The annual expenditure required will, of course, be included in the Estimates each year. Parliament has had a statement, both in this House and in another place, as to the total figures which are contemplated.


Is there going to be no possibility in either House of submitting for debate and approval the whole scheme, with the financial future before it, on an annual Vote? It seems difficult to weigh it up now from this important statement that the Minister is making. We have all along wanted a White Paper so that we can have the matter put down altogether. It is something upon which I should have thought that both Houses might be asked to vote upon in a White Paper.


My Lords, may I just support the point made by my noble friend? What troubles me about this matter is the difficulty of getting the Government to understand that what we are asking for is some definite Parliamentary responsibility in regard to the atomic authority. People in various parts of the country are finding these sites established and all that goes with them. There is a kind of inquiry, but everybody knows that the result of the inquiry is a foregone conclusion. In one way or another we are trying to get the noble Lord, as the Minister, to understand that all we want in this matter is some definite Parliamentary responsibility.


My Lords, in reply to the noble Viscount and the noble Lord, each of the nationalised industries has certain borrowing powers which are voted to them by Parliament. When we have reached the point at which those powers have to be granted, Parliament again has to be asked to authorise additions. It is also, I think, open to any noble Lord to put down a Motion on this matter. Perhaps at this point your Lordships would like me to deal with the suggestion that a White Paper should be published on the expanded nuclear programme. I have given most careful consideration to that suggestion, and it may meet your Lordships' views if, as I propose, a section on the nuclear power programme is added to the White Paper on investment in the fuel and power industries, which I shall shortly be presenting, in conjunction with the Secretary of State for Scotland.

I was about to reply to the question about the arrangement with the United States of America on uranium. I understand that the United States of America had an option on certain Canadian supplies which they have now relinquished in favour of this country. Perhaps your Lordships would like me here just to say a word on the operating costs of nuclear power. On March 5 I told your Lordships' House that the cost of electricity generated from the first nuclear power stations would be slightly higher than that generated from new conventional stations—that is, after taking into account the combination of the higher capital cost and the lower operating cost. I added that as experience was gained the cost of generating electricity in nuclear stations should fall.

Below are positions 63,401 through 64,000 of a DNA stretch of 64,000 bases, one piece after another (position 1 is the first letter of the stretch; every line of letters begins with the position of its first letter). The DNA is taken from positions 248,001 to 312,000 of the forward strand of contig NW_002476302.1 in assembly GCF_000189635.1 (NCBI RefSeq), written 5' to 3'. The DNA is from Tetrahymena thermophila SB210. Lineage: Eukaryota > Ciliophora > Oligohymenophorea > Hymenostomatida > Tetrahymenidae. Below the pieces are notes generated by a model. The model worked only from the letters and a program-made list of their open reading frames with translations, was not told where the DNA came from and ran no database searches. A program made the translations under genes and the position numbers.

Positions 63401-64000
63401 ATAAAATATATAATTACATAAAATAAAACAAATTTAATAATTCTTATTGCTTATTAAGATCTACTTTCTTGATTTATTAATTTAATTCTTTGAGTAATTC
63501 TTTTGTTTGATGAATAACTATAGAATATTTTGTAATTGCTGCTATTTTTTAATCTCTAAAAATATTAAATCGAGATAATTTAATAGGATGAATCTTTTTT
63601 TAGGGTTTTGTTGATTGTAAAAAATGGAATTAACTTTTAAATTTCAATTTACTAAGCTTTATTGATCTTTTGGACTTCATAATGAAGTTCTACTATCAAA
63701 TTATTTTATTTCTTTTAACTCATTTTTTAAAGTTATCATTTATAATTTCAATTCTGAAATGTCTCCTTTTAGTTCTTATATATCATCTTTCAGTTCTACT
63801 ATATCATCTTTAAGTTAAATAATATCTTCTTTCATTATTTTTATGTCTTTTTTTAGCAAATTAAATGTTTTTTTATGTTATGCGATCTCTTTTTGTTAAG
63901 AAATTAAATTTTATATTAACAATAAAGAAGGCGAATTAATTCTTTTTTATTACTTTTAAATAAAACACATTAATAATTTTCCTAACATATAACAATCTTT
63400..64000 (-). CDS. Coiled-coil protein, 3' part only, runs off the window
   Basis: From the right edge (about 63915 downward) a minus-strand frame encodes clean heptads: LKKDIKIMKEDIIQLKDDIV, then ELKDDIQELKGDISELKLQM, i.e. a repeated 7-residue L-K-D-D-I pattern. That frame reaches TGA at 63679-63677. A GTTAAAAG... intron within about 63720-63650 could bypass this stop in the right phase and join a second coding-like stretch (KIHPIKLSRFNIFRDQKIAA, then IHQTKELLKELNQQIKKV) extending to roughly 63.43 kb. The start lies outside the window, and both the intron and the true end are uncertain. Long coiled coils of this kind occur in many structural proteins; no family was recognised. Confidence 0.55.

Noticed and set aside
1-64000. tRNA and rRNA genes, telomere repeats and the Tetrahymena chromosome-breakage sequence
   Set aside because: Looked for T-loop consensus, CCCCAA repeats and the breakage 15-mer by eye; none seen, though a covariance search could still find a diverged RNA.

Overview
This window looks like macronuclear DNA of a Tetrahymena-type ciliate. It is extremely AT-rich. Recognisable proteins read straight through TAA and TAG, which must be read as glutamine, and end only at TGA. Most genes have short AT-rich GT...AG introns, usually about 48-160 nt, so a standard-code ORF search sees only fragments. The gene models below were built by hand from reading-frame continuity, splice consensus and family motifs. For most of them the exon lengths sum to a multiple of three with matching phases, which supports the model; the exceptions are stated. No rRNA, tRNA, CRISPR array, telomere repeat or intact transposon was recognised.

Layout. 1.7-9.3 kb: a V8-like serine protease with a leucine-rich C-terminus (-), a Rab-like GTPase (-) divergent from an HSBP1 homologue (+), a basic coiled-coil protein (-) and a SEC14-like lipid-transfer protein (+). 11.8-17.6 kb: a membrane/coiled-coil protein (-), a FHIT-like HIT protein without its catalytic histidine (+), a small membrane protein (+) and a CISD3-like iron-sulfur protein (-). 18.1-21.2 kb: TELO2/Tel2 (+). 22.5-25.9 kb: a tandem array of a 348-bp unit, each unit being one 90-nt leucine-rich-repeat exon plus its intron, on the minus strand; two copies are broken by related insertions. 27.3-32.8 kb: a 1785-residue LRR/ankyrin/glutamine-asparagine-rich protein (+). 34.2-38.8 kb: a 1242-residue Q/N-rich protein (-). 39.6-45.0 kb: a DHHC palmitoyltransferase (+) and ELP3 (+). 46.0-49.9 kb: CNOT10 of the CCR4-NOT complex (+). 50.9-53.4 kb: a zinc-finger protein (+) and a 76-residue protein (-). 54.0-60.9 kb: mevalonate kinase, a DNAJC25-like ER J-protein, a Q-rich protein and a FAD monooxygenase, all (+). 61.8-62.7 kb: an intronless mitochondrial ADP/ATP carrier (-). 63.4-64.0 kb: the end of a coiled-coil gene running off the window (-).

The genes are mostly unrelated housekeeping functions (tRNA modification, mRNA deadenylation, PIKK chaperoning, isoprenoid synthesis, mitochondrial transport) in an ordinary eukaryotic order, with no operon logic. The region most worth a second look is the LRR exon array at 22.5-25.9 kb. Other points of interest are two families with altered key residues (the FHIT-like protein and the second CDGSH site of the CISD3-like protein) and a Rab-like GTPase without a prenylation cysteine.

Sir Christopher Hinton's lecture to the Royal Swedish Academy of Engineering Sciences on "The Future for Nuclear Power" has been referred to. He estimated that, taking into account only the general improvement in engineering efficiency—in other words, assuming no new inventions—by 1962 the advantage would be with the nuclear station and the costs would then continue to fall. That opinion can only reinforce our determination to reap the full advantages which can be gained from cheap and abundant power.

Perhaps your Lordships will now permit me to answer certain questions. One question was about risks and the siting of stations in remote areas. This matter is kept under constant review but, as I have emphasised in your Lordships' House before, it is the intention to keep this programme flexible in every respect. At present the policy is based on two main points. There is no experience yet of operating nuclear power stations of this size continuously, so we cannot claim that all the possibilities can be known; but the design of these stations, I am informed, is inherently safe, and the system of monitoring is such that an escape of radioactive materials is extremely unlikely. Indeed, it can be said that in this respect these stations are as safe as some factories. But, as I have said, nuclear power stations do contain highly toxic materials which would be dangerous if they did escape. The system of monitoring is designed to prevent any accident, but it is thought to be right to have the extra insurance of remote siting for the time being, even if it were possible to put them in other sites.